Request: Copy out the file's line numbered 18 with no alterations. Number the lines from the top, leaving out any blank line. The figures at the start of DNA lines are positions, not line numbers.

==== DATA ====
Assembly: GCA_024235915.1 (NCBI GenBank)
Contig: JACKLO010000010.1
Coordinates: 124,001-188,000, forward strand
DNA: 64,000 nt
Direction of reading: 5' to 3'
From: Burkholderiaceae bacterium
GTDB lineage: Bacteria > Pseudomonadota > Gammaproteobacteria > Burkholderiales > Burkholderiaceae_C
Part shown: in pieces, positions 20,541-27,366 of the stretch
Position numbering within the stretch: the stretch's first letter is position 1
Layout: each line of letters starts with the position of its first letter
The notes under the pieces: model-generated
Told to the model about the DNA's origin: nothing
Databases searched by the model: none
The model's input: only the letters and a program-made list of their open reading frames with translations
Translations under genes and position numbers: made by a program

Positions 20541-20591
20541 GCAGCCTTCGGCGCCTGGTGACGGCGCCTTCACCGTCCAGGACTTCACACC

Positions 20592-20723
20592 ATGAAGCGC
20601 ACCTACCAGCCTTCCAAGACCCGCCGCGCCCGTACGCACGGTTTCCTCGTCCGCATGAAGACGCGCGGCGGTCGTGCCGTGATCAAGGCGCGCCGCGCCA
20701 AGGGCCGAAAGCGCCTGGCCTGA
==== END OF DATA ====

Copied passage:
Positions 20592-20723